Underestimate Croatia at your peril. Just ask the English.
In reaching the 2008 European Championship finals Croatia not only brought about the end of Steve McClaren's brief tenure as England coach but also continued the Balkan state's remarkable run of footballing success which dates back to their independence from the former Yugoslavia in the 1990s.
The Croatian national team are unbeaten in competitive matches at home since 1994, an impressive record which has seen them qualify for the 1998, 2002 and 2006 World Cups as well as the European Championships in 1996, 2004 and now 2008.
Croatia's best showing at a European Championships came in their debut tournament, Euro '96. Under the management of Miroslav Blazevic, Croatia topped their qualification group and secured progress beyond the group stages with victories over Turkey and Denmark; but a final group game defeat to Portugal set up a quarter-final against Germany, a game the eventual champions won 2-1.
At the 1998 World Cup, again under the stewardship of Blazevic, Croatia enjoyed their best ever showing at an international tournament, surprising many observers to finish third in a competition they had never previously contested as an independent nation.
Former Croatian international defender Slaven Bilic took over in 2006 and proved to be something of a revelation in his first campaign as national team manager, winning nine of his 12 Euro 2008 qualifiers, including a memorable final day 3-2 victory at Wembley which secured top spot in the group and ended England's hopes of reaching the finals in Austria and Switzerland.
The only defeat the Croatians suffered came against Macedonia in their penultimate game. However, the result, a 2-0 defeat, mattered little because of Israel's victory over Russia in a game taking place at the same time; news of Israel's victory and therefore Croatia's qualification reached the players on the pitch who eased off the throttle, but were soon forgiven.
Two credible 0-0 draws against Russia, the other team to qualify from group E, completed Bilic and Croatia's impressive record.
In fact such has been Croatia's progress under the 39-year-old that many leading European clubs have been alerted to Bilic's talents.
Aware of their manager's rising stock the Croatian FA have managed to tie their manager to a new two-year deal, though reports of a €1-million-a-year paycheque have been denied with the Croatian FA's general secretary Zorislav Srebric Srebric revealing: 'We're not in a position to offer that money to anyone.' Lucky then that before agreeing the deal Bilic stated his desire to stay put by saying: 'I will sign anything, money isn't important.'
So, what chance do they stand at this summer's tournament? Well, having qualified so strongly and boasting so many quality players, Bilic will be disappointed with anything less than a place in the quarter-finals; and having been drawn into group B alongside co-hosts Austria, as well as Poland and 2006 World Cup semi-finalists Germany, achieving this aim is not unlikely.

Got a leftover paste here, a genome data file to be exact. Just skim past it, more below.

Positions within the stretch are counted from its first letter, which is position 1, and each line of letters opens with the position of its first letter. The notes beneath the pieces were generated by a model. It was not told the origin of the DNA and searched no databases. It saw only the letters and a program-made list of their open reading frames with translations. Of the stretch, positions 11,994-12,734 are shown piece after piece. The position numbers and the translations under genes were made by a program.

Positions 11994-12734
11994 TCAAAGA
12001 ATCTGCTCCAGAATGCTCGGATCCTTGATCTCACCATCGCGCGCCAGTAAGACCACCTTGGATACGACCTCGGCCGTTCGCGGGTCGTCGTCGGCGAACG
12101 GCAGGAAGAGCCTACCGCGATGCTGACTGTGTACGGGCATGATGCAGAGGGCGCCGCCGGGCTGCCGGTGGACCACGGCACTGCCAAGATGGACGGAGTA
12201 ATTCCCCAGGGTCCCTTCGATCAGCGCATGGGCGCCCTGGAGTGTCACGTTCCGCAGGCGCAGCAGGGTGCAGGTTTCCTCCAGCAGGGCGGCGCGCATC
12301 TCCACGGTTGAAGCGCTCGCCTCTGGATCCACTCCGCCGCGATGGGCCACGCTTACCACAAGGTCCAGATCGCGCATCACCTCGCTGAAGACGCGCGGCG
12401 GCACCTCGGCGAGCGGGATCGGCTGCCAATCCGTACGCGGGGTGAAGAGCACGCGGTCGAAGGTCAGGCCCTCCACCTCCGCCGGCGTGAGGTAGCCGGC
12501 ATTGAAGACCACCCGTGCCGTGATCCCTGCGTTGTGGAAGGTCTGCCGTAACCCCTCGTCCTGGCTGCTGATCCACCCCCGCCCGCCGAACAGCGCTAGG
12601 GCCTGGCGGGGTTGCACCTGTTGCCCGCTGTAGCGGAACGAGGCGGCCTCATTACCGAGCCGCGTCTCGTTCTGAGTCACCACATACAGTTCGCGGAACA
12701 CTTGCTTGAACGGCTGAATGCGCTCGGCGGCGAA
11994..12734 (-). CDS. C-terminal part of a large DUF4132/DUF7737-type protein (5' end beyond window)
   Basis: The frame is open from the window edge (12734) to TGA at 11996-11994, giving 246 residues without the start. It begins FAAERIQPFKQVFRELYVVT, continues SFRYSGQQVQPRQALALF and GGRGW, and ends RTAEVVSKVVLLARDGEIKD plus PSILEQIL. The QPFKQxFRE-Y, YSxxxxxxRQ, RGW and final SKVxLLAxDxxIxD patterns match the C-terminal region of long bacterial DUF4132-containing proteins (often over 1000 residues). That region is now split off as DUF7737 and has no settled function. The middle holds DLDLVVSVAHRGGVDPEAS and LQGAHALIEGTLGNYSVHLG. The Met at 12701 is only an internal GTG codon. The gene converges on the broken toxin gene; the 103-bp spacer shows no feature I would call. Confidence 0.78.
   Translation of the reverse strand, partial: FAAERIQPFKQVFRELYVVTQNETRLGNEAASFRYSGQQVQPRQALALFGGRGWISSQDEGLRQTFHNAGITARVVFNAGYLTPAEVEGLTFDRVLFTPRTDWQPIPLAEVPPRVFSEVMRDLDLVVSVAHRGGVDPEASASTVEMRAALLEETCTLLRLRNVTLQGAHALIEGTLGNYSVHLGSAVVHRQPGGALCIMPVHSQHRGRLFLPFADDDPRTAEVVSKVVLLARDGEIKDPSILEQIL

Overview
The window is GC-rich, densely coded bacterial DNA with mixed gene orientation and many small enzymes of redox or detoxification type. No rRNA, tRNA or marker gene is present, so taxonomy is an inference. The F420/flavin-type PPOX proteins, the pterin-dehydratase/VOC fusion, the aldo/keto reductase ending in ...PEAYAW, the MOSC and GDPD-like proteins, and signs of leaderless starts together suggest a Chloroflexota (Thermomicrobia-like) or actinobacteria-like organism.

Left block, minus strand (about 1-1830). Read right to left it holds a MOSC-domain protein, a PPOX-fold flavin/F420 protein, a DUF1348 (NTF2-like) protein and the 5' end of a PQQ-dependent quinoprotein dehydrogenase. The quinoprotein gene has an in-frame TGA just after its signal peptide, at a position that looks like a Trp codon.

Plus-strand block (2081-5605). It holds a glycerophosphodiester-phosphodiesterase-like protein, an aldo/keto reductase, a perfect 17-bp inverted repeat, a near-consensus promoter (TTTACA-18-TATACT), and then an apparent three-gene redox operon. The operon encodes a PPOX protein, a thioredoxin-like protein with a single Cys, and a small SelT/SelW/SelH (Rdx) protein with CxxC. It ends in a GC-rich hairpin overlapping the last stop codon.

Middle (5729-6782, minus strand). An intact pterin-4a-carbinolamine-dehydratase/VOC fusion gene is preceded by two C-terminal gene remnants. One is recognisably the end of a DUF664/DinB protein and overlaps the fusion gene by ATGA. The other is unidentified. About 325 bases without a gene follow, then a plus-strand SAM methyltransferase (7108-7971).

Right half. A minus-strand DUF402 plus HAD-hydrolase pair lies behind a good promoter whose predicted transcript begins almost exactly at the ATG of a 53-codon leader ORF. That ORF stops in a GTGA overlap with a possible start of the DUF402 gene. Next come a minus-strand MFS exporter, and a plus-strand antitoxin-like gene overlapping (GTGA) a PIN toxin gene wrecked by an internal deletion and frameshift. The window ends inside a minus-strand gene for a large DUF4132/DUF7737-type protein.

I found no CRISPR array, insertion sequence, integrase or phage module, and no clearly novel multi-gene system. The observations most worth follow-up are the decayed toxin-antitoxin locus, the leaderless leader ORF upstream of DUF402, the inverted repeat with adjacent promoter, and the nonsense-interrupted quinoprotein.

Germany will represent Croatia's main threat; Poland and particularly Austria should be brushed aside with relative ease. In fact, with Germany opening their campaign against Poland and Croatia against Austria, by the time Croatia take on Germany in Klagenfurt on June 12 both teams should have 3 points already chalked-up and will view the game as the showdown for top spot in Group B.
Bilic's preparations suffered a severe blow on February 23rd when Arsenal striker Eduardo, the player who scored an impressive 10 goals for Croatia in the qualifying period, suffered a double compounded fracture and dislocated ankle to his left leg, an injury which ended the player's season and all hopes of leading Croatia's goal charge at Euro 2008.
Soon after the injury Bilic extended to Eduardo a place at the tournament as a non-playing member of the team. It was a nice touch and will help maintain team morale, but it could be an invitation Eduardo might regret accepting. Being there but not able to kick a ball in anger will be a frustrating experience for the 25-year-old.
Despite being robbed of Eduardo's goals, however, Croatia will still be a real handful being as they able to call on players boasting the quality of captain Niko Kovac and winger Niko Krancjar, as well as the youthful dynamism of midfielder Luka Modric and defender Vedran Corluka.
Croatia will hope that Modric, born in the coastal city of Zadar, will be able to help share the goal-scoring burden following the injury to Eduardo.
Versatility is one of Krancjar's keys assets and that could prove vital to Croatia. A gifted left winger, the Portsmouth man is also capable of playing in a more central position, but such is his pace, comfort on the ball and devastating shot that he could be deployed as a second striker in a 4-4-2 formation.
In that variation one of either Danijel Pranjic or the lively Ivica Olic would be able to deputise on the left, while first choice right winger Darijo Srna will surely retain his place by virtue of his proven ability, despite the talented Jerko Leko and Ognjen Vukojevic waiting on the sidelines.
In the striking department the experience of Mladen Petric will be countered by the youngsters, with the likes of Igor Budan, who has just four caps to his name, and Croatian under-21 team star Nikola Kalinic making strong claims for inclusion in Bilic's first-team.
The Croatians begin their European Championships against co-hosts Austria in Vienna on June 8th, next comes the crunch game against Germany in Klagenfurt on June 12th, with Bilic's final group stage game coming against Poland again in Klagenfurt on June 16.